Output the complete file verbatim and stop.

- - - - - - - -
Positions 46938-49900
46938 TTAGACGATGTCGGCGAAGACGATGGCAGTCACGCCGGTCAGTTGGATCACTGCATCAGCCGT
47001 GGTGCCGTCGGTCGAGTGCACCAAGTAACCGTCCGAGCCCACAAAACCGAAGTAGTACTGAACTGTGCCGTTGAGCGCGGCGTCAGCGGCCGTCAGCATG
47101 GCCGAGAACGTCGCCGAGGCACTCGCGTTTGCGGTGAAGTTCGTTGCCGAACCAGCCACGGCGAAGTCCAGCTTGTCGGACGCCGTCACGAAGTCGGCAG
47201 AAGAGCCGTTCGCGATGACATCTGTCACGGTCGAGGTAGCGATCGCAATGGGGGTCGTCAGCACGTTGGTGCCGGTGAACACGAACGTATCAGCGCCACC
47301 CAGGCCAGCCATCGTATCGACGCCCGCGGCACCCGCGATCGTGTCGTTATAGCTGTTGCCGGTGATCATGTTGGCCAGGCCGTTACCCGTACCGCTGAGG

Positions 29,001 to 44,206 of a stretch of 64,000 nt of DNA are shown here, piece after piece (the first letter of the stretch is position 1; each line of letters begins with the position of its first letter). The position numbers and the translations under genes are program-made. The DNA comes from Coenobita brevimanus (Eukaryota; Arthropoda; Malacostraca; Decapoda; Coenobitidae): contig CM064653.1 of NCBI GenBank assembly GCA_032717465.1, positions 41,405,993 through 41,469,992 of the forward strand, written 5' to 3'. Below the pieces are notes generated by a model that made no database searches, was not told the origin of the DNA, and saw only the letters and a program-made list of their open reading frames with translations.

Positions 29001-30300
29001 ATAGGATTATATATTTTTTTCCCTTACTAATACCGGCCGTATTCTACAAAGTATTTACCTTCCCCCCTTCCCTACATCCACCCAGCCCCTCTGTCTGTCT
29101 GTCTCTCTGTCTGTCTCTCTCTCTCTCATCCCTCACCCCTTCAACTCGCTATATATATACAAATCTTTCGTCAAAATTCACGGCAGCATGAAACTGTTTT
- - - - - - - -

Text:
Positions 46938-49900
46938 TTAGACGATGTCGGCGAAGACGATGGCAGTCACGCCGGTCAGTTGGATCACTGCATCAGCCGT
47001 GGTGCCGTCGGTCGAGTGCACCAAGTAACCGTCCGAGCCCACAAAACCGAAGTAGTACTGAACTGTGCCGTTGAGCGCGGCGTCAGCGGCCGTCAGCATG
47101 GCCGAGAACGTCGCCGAGGCACTCGCGTTTGCGGTGAAGTTCGTTGCCGAACCAGCCACGGCGAAGTCCAGCTTGTCGGACGCCGTCACGAAGTCGGCAG
47201 AAGAGCCGTTCGCGATGACATCTGTCACGGTCGAGGTAGCGATCGCAATGGGGGTCGTCAGCACGTTGGTGCCGGTGAACACGAACGTATCAGCGCCACC
47301 CAGGCCAGCCATCGTATCGACGCCCGCGGCACCCGCGATCGTGTCGTTATAGCTGTTGCCGGTGATCATGTTGGCCAGGCCGTTACCCGTACCGCTGAGG

Positions 29,001 to 44,206 of a stretch of 64,000 nt of DNA are shown here, piece after piece (the first letter of the stretch is position 1; each line of letters begins with the position of its first letter). The position numbers and the translations under genes are program-made. The DNA comes from Coenobita brevimanus (Eukaryota; Arthropoda; Malacostraca; Decapoda; Coenobitidae): contig CM064653.1 of NCBI GenBank assembly GCA_032717465.1, positions 41,405,993 through 41,469,992 of the forward strand, written 5' to 3'. Below the pieces are notes generated by a model that made no database searches, was not told the origin of the DNA, and saw only the letters and a program-made list of their open reading frames with translations.

Positions 29001-30300
29001 ATAGGATTATATATTTTTTTCCCTTACTAATACCGGCCGTATTCTACAAAGTATTTACCTTCCCCCCTTCCCTACATCCACCCAGCCCCTCTGTCTGTCT
29101 GTCTCTCTGTCTGTCTCTCTCTCTCTCATCCCTCACCCCTTCAACTCGCTATATATATACAAATCTTTCGTCAAAATTCACGGCAGCATGAAACTGTTTT